Modifying Instruction: Teaching Students with ADD

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You will probably find that most of your students with attention deficit disorder tend to benefit from some type of instructional modification, which is the cornerstone of helping students with attention deficit disorder succeed in the classroom. When modification is used, students are not penalized for not knowing how to learn.

There are many ways you can modify your lessons. Target those aspects of the learning setting that can be most troublesome for the student:

  • Lesson presentation
  • Physical arrangement of the classroom
  • Work assignments

Lesson Presentation

Use the principles of effective instruction when delivering lessons. Make sure that students are successful and challenged. Model cognitive strategies such as "think aloud" techniques, which help students verbalize the thought processes they should engage in to complete the task. Cooperative groupings can also be used effectively. Finally, give praise and feedback immediately and consistently.

Suggestions for maintaining student involvement in the lesson include the following:

  • Keep lesson objectives clear
  • Deliver the lesson at a brisk pace
  • Encourage collaboration among students
  • Use meaningful materials and manipulatives
  • Prompt for student answers after allowing at least five seconds of wait time
  • Have the students recite in unison
  • Vary the tone of your voice and model enthusiasm

There are additional ways you can accommodate the student's learning characteristics and needs when designing your lessons. For example, if the student has a short attention span, you might accommodate this learning characteristic by modifying the length of the material. The following are examples of additional accommodations:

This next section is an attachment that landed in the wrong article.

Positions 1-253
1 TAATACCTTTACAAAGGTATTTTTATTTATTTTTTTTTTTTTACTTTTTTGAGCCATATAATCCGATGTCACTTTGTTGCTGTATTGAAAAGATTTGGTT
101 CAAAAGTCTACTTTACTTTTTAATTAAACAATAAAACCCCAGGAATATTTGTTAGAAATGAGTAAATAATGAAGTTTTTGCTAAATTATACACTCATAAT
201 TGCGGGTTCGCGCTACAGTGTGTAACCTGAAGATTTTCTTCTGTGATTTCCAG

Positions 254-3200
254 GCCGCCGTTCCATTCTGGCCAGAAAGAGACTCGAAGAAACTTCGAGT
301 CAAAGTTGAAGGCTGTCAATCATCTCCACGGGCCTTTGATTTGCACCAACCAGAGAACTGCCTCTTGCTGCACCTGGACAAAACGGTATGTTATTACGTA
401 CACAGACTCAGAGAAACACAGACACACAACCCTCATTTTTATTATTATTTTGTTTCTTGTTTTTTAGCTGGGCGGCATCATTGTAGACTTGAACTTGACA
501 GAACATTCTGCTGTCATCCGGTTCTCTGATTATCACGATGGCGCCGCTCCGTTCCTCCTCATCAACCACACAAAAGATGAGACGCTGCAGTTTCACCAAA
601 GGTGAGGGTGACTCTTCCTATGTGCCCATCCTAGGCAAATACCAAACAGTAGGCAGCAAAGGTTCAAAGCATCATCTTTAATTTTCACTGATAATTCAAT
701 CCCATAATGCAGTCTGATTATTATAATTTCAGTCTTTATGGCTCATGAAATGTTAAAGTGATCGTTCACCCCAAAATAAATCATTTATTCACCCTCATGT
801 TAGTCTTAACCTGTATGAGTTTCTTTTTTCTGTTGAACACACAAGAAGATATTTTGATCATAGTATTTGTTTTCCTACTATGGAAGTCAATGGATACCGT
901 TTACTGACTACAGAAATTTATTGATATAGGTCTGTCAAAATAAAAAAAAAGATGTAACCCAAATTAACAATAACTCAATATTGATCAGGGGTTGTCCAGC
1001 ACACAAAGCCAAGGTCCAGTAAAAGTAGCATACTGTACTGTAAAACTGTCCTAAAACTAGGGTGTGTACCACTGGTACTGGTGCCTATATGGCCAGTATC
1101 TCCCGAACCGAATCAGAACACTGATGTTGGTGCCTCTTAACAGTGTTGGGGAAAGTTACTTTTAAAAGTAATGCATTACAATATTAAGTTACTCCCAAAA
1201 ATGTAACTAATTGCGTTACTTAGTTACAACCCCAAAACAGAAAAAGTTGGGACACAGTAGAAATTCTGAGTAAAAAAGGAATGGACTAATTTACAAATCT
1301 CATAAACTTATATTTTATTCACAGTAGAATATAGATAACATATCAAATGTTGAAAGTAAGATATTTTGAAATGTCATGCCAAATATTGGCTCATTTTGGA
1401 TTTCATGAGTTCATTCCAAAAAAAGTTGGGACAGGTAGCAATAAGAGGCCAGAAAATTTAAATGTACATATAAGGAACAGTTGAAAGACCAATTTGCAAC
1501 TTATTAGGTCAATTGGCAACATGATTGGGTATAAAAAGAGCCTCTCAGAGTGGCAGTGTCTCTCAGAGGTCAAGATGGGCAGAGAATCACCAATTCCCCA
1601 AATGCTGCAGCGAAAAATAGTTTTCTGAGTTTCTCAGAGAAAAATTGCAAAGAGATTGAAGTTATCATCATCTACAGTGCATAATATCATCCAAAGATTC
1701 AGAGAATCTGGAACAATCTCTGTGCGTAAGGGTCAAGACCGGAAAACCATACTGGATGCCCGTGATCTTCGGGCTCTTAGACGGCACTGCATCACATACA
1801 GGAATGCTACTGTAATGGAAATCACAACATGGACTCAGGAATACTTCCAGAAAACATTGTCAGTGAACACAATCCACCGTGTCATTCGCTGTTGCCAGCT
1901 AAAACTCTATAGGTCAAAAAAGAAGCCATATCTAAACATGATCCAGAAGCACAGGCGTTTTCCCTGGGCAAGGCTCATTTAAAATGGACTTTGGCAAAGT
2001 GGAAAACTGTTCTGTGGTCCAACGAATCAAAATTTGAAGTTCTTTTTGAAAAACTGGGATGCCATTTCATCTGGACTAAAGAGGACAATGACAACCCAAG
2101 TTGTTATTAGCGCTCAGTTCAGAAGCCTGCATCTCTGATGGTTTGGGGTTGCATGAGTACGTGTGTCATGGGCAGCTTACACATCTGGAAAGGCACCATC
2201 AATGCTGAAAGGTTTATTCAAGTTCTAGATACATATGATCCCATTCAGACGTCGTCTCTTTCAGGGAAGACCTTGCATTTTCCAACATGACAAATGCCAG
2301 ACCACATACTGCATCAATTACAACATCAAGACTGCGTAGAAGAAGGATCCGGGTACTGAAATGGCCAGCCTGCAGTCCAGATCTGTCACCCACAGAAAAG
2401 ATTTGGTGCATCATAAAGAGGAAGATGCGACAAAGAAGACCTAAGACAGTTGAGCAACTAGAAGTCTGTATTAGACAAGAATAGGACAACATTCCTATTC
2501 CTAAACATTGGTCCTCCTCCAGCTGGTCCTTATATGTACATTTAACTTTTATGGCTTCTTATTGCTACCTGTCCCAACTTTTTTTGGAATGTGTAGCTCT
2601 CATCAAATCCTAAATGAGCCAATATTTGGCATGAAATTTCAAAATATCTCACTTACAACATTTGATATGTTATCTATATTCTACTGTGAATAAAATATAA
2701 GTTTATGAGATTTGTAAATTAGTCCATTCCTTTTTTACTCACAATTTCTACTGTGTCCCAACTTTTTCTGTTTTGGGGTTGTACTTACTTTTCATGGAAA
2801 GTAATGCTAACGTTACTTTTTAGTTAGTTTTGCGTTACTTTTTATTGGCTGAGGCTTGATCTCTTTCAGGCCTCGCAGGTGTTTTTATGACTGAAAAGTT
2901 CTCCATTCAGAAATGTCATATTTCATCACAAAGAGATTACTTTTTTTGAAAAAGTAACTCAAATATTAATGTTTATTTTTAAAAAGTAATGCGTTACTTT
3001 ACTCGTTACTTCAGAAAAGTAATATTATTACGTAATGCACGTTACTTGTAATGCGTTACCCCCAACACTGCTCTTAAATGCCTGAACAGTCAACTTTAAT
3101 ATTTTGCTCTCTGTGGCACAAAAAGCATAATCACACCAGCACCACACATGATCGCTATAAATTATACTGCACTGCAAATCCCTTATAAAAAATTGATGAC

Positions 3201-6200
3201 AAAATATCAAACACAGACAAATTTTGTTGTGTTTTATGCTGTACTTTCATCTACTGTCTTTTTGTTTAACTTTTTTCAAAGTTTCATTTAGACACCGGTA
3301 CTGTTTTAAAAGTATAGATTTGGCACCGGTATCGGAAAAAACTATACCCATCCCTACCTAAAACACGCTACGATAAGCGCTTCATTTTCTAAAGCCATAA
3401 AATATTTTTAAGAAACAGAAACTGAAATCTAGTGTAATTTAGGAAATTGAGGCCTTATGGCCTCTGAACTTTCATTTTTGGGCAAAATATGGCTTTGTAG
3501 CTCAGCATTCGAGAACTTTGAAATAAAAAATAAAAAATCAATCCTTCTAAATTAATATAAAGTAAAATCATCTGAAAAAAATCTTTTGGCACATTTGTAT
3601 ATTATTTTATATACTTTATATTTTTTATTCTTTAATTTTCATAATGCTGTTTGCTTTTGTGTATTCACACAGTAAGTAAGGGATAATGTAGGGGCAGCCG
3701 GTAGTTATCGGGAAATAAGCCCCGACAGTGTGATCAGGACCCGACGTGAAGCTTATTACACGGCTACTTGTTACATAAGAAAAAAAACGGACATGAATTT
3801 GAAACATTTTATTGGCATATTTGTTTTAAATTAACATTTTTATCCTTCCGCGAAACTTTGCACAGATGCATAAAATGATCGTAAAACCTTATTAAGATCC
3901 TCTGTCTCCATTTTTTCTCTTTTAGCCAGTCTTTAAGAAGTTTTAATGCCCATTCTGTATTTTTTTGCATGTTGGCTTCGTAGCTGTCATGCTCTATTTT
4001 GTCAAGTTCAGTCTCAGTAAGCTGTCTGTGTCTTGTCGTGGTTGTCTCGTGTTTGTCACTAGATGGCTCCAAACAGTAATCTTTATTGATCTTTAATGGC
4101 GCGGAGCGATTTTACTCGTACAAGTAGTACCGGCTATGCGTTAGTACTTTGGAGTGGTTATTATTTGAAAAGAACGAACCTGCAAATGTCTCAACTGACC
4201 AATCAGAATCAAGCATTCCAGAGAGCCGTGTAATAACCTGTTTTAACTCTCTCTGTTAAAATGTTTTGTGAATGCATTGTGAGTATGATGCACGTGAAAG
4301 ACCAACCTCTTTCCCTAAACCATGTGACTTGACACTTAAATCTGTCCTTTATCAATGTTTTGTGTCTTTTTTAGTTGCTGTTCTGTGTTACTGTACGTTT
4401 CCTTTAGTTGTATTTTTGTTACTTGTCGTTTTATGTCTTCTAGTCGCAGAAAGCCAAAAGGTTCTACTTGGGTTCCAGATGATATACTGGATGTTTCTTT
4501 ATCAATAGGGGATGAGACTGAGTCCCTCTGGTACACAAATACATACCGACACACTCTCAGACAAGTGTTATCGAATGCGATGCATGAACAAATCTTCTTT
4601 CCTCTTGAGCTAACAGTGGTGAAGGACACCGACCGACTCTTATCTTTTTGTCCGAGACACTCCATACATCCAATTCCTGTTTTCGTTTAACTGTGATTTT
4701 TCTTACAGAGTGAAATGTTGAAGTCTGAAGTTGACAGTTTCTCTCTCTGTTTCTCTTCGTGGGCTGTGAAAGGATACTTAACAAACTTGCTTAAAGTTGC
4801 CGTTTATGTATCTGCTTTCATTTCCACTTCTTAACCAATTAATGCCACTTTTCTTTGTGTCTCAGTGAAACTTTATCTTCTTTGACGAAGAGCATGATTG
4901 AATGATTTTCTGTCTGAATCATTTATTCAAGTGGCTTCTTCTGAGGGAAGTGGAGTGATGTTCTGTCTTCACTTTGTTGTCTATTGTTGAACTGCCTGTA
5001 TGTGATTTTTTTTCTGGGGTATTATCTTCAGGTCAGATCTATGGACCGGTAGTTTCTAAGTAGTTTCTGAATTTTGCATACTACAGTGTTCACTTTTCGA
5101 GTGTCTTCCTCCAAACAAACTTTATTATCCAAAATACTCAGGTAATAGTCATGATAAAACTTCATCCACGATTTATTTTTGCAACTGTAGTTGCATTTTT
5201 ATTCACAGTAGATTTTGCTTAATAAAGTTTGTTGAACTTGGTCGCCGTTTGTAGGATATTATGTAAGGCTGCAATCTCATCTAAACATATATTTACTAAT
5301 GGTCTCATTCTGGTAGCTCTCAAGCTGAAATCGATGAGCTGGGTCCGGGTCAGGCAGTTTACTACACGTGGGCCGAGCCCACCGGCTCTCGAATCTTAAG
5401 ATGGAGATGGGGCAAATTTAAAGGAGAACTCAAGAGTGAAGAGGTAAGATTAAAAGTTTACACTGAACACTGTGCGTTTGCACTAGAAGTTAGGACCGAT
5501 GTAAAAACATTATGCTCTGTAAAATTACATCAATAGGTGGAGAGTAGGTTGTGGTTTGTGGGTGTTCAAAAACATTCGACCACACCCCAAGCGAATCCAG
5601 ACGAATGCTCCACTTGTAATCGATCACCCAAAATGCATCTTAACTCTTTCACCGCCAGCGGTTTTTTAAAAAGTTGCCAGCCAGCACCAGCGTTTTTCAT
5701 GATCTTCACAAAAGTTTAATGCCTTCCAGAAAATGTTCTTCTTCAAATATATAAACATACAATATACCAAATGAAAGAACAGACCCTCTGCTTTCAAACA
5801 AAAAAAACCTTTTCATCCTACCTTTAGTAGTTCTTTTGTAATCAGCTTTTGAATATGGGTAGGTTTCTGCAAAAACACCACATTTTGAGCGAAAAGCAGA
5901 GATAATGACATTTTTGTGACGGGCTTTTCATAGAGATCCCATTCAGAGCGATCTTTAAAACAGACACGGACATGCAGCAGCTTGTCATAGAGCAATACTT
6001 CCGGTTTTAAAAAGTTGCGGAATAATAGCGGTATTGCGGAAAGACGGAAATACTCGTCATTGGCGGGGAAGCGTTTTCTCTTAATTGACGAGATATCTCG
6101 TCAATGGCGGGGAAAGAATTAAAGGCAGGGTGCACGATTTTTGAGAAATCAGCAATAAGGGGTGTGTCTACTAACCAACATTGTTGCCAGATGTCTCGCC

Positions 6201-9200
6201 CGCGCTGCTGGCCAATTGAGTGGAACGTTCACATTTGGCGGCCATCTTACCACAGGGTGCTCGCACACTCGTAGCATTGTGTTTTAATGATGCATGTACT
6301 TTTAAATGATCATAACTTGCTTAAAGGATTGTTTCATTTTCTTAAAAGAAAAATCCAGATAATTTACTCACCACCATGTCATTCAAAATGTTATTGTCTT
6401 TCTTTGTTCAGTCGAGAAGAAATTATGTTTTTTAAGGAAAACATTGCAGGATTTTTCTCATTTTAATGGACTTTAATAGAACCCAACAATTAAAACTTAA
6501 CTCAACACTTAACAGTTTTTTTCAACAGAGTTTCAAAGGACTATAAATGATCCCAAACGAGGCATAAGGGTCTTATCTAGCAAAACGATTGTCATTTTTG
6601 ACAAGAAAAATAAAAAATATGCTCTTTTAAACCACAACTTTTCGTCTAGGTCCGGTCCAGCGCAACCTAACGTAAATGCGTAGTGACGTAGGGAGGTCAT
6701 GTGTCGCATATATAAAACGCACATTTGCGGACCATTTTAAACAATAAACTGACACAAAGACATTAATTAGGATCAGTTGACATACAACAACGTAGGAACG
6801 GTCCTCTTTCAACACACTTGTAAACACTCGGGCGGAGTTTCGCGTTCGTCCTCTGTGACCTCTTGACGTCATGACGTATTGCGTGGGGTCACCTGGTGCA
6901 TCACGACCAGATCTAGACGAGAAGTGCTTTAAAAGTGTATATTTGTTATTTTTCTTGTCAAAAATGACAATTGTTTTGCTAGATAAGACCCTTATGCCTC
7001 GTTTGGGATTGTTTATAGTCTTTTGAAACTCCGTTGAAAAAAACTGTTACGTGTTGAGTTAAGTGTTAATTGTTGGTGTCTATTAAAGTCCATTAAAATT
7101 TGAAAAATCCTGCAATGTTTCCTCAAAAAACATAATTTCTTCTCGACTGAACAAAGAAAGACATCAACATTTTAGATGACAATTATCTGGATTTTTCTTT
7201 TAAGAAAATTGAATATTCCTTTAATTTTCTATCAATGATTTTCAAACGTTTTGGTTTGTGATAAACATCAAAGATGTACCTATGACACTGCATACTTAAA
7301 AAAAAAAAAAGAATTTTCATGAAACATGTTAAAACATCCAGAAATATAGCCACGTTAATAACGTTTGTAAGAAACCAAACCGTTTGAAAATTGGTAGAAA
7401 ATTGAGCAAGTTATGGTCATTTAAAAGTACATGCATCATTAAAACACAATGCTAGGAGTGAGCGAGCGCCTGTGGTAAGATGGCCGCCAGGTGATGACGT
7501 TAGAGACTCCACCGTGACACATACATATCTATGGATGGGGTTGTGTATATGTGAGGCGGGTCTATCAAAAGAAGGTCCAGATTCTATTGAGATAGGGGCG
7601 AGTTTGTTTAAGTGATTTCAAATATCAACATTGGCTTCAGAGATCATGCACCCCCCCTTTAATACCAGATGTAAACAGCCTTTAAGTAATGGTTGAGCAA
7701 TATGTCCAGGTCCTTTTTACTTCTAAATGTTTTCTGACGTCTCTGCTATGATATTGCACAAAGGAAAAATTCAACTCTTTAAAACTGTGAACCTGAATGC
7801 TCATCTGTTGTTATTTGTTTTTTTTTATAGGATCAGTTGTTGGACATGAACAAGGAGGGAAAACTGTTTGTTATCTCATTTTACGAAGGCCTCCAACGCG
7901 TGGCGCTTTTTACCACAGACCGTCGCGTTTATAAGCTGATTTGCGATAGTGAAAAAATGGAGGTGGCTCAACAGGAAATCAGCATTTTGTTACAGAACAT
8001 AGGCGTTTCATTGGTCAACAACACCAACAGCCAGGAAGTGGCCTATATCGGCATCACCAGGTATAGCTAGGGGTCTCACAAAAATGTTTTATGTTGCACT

• Break up long presentations by "chunking" content. At the end of each chunk, have the student respond in some way.

  • Provide the student with additional time to finish an assignment or test.

  • Break down assignments into "mini-assignments," and build in reinforcement as the child finishes each part. So as not to overwhelm the student, consider passing out longer assignments in segments.

  • Reduce the number of practice items that the student must complete. For instance, allow the student to stop once he or she has demonstrated mastery.

Holding students' interest and attention is not always an easy task. Don't hesitate to experiment with a variety of approaches – and ask your colleagues for ideas.

Physical Arrangement of the Classroom

To help a student who is easily distracted focus on the task at hand, you may need to reduce competing stimuli in the environment or directly cue the student's attention. The goal here is not to create a dull environment, but rather to find ways to focus the student's attention. The following are examples of things you can do:

  • Seat the student away from high-traffic and noisy areas such as the pencil sharpener, window, hallway, and materials table. Make a study carrel available.

  • Define the work space for the child. For example, when children are to sit on the floor, use carpet squares to help define each child's space.

  • Reduce the amount of materials present during work time by having the student put away unnecessary items. Have a special place for tools, materials, and books.

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Council for Exceptional Children

Provided in partnership with The Council for Exceptional Children.

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